Readings: Hospital distress, Rogue finance academics, and the Cult of Peloton


Fixed cost businesses often do surprising things, like go bankrupt just when you least expect it. We have seen that recently in the profusion of European discount airlines that, despite being crowded with passengers, have recently gone under, in a few cases they went under so speedily that people were left on the wrong end of a trip with no way to come back again. This might seem obvious, but people too often miss that point when noticing how busy said businesses are. We constantly conflate the busyness of a business with its profitability. They’re not the same. At all.

Putting this in accounting terms, a big problem with a fixed cost business is, of course, that their costs are, to a large degree, fixed. This is also a huge advantage. You can’t put too fine a point on this, the idea that some businesses have costs that mostly change with the number of customer san orders, and some businesses’ costs don’t do that. For example, a family-owned furniture maker might be an example of the former, where its costs more or less run coincident with the number of pieces of furniture they make. Granted, as long as they keep their costs less than revenues, things work out, but there is no sudden inflection in their business when BUCKETS OF MONEY POUR DOWN FROM THE SKY.

Buckets of money can sometimes pour down from the sky in fixed cost businesses, however. Like software, or airlines, or, today’s example, hospitals. If, say, you run a 500-bed hospital, and your fixed costs are about 80% of revenues, then once you have those fixed costs covered, and you continue filling beds with paying patients, you, to a first approximation, get BUCKETS OF MONEY POURING DOWN THE SKY. Sure, there are some per-patient costs, like laundry and bed-pan-emptying, but those pale against the fixed costs, things like HVAC, doctor and nurse salaries, 24-hour staffed emergency roos, gigantic machines that go PING, new construction wings with huge letters on them, insurance, and so on.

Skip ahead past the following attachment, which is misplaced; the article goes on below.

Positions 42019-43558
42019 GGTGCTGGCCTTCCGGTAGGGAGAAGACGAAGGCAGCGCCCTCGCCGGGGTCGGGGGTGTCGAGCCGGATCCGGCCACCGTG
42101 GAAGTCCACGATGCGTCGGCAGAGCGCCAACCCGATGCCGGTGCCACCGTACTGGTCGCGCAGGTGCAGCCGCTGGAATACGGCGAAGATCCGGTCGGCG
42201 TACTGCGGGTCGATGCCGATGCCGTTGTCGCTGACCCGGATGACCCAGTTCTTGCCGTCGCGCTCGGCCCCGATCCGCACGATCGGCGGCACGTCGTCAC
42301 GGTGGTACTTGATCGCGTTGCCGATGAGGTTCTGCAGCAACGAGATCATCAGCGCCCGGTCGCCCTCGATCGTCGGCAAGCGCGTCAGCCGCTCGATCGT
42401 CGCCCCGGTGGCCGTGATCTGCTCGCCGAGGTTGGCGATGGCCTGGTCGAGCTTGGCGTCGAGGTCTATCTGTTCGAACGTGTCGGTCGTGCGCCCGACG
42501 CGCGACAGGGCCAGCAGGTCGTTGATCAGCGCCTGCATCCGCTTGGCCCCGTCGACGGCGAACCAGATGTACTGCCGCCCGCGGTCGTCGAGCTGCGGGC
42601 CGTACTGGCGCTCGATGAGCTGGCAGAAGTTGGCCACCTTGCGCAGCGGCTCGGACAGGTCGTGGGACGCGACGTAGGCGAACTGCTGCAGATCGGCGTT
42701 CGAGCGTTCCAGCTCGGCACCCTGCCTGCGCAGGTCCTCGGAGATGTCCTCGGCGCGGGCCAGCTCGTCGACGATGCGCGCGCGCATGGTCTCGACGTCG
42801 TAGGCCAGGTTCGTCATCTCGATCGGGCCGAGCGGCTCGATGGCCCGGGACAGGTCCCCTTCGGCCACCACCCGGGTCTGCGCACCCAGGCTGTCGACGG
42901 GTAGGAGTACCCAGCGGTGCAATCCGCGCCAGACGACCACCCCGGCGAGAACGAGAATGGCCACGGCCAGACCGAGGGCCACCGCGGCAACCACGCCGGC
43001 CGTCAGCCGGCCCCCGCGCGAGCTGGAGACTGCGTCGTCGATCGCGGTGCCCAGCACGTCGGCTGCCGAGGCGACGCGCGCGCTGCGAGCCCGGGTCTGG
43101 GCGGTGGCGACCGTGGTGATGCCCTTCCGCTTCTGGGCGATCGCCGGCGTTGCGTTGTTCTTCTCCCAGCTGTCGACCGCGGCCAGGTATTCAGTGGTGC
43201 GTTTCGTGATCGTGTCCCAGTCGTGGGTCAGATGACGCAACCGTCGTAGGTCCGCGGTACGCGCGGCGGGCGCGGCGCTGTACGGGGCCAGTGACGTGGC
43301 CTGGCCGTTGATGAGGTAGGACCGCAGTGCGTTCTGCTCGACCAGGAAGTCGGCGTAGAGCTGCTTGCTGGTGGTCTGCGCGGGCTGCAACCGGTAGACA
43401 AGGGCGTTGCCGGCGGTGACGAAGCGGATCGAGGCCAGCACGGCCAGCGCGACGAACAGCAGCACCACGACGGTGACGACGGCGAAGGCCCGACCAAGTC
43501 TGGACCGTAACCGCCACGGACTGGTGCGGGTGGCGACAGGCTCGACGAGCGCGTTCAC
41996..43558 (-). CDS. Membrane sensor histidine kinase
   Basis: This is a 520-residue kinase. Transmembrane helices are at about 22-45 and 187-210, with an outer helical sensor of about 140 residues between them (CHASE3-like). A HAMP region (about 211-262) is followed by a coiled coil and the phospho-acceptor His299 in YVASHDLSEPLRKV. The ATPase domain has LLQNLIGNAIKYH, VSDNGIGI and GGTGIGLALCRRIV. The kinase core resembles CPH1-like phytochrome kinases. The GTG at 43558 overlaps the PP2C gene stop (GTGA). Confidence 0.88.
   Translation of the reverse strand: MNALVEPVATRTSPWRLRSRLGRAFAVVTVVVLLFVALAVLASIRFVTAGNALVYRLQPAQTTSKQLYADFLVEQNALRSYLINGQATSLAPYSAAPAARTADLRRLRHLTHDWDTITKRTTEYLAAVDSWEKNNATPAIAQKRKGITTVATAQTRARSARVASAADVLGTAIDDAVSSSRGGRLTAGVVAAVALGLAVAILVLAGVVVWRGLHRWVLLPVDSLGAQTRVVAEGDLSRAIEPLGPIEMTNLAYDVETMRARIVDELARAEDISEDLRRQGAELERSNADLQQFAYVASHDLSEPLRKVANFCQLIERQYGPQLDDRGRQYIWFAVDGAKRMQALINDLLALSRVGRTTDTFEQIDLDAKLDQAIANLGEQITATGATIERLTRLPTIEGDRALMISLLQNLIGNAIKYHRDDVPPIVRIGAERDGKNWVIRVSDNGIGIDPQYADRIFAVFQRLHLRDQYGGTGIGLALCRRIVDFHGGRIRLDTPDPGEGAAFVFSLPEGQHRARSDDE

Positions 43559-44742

So, this raises an interesting question: If hospitals are, like most fixed cost businesses, and, unlike most fixed costs business, hospitals seemingly have a limitless supply of people who want their services, why do hospitals go bankrupt? And, more specifically, why are so many hospitals currently in financial distress? That is the question I asked me recently when I saw yet another headline about a bankrupt hospital, and saw that distressed filings for hospitals were up to almost 13% of total filings, from 1% a decade ago, as you can see in the graphic below. Healthcare service distress is soaring.

What is going on here? In short, this is what happens when fixed cost businesses’ costs go up and their customers go down. Hospitals are consolidating across the country, and no-one wants to own hospitals in rural areas where populations are emptying out, as you might expect given the high fixed costs of operating a hospital. Even the self-styled entrepreneurs buying up distressed hospitals in rural areas are mostly themselves becoming distressed. At the same time, small hospitals have no pricing power, and are forced to rely almost entire on Medicare/Medicaid payments, which makes them even more reliant on aging locals whose numbers are declining. It’s a vicious circle in a precarious fixed-cost business.

You can see some of the consequences in this simple two-way sensitivity analysis I did of a 500-bed hospital. Given some fairly standard assumptions about revenue per patent, patients per year, and the distribution of fixed versus variable costs, the profits and losses produced can be prodigious.

You can expect more of this sort of thing. Rural areas aren’t going to stop emptying out, and hospital costs aren’t getting any less fixed. The US is, as a result, wildly over-hospitaled, in much the same way that Europe has been wildly over-airlined. The result is financial distress, and a lot of it.





The Accidental Homo Sapiens: Genetics, Behavior, and Free Will. What we inherit, and what it has meant for us.